Haskell, Barbara. Donald Judd. New York: Whitney Museum of American Art in association with Norton, 1988.
Martin, Judy. The Encyclopedia of Printmaking Techniques. London: Quarto Publishing
plc, 1993.
Morales Carri6n, Arturo. Puerto Rico: a Political and Cultural History. New York: W. W.
Norton & Company, Inc., 1983.
O' Connor, Frank. Art for the Millions. Boston: New York Graphic Society, 1973.
Perez Ruiz, Jose Antonio. Rafael Rivera Rosa, obra arefica (1960-1997). San Juan, P.R.:
Instituto de Cultura Puertorriquea, 1998.
Ti6, Teresa. Carteles Puertorriquehos. San Juan, P.R.: SK&F Co., 1984.
Ti6, Teresa. El Cartel de Puerto Rico. San Juan, PR.: Instituto de Cultura Puertorriqueia,
Ti6, Teresa. La Hoia Liberada: El Portafolios en la Greica Puertorriqueha. San Juan: Instituto
de Cultura Puertorriqueha, 1996.
Turner, Salvia. About Prints: a guide for artist printmakers. London: Camberwell Press,
Rajchman, John. Constructions. Cambridge, Mass.: The MIT Press, 1997.
Rios Avila, Ruben. Puerto Rico esde el Cielo. San Juan: Banco Santaner, 1995.
Rosso Tridas, Norma. La Estampa Seriqreica en Puerto Rico: cuatro decadas. Rio Piedras:
Editorial de la Universidad e PR., 1987.
Rivera Nieves, Irma and Gil, Carlos. Polifania Salvaje: ensayos de cultura y politica en la
postmodernidad. San Juan, P.R.: Editorial Postdata, 1995.
Landrove, Susana. New Landscapes, New Territories. Barcelona: Museu D'Art
Contemporani, 1996.
@ home
To mom for her infinite faith in me. To dad for being with me in spirit. To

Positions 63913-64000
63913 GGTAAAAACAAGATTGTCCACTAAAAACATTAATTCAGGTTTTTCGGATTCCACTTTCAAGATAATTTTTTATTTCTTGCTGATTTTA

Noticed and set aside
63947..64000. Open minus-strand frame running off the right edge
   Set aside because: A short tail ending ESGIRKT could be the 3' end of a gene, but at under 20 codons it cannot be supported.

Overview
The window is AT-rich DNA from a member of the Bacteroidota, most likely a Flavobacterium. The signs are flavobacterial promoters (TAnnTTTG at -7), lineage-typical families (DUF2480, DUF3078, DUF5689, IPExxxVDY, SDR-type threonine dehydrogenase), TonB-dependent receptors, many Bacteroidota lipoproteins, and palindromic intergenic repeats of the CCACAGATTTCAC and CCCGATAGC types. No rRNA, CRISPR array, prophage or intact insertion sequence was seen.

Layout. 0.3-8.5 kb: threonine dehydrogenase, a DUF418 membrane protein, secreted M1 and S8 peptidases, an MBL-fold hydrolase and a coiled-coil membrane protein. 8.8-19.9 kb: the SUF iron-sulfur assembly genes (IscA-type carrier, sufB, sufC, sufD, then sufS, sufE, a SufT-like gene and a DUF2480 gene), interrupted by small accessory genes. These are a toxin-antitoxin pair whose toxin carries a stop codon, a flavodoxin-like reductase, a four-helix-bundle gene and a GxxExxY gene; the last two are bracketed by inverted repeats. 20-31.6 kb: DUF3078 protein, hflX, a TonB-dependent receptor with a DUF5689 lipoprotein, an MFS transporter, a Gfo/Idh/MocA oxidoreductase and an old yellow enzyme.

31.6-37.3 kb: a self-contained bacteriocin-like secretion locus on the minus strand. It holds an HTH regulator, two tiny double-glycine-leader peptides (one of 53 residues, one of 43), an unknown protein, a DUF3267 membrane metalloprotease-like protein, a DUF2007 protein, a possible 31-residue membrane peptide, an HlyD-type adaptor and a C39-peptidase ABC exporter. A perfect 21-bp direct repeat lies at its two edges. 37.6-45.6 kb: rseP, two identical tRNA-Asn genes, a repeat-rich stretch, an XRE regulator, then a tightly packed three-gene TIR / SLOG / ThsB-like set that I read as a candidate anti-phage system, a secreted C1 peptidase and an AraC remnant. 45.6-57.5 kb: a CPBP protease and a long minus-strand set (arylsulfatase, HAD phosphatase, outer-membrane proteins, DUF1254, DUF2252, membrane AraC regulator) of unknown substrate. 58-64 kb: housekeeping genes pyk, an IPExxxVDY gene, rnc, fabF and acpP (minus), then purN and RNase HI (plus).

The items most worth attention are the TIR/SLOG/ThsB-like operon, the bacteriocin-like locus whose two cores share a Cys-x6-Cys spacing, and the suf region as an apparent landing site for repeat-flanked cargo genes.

my brother and sister for being light.
To Manuel BermOdez y Manuel Garcia Fonteboa for all their help through
the summer.
To Rafael Ramirez and Emilio Martinez for the valuable material that they
To the Institute of Puerto Rican Culture and the University of Puerto Rico
or providing me with such valuable information.
To Ben for being there for me even when he had his own thesis to deal
with and for making me laugh.
To the Barneys for the fun we've had together.
To my friends and helpers. I would not have been able to finish without
them: Alberto Cabre, Jorge Carbonell, Sonia Miranda, Michelle Apigian.
To Hasan for his support during thesis preparation and for the wonderful
opportunity of working with him. It made my whole experience richer.
To Stanford for his wise observations and precious time. Thanks for the
To Ann for her dedication and support, but above all for pushing my
limits. I thank her for this wonderful experience, that would not have been
possible without her.
. ........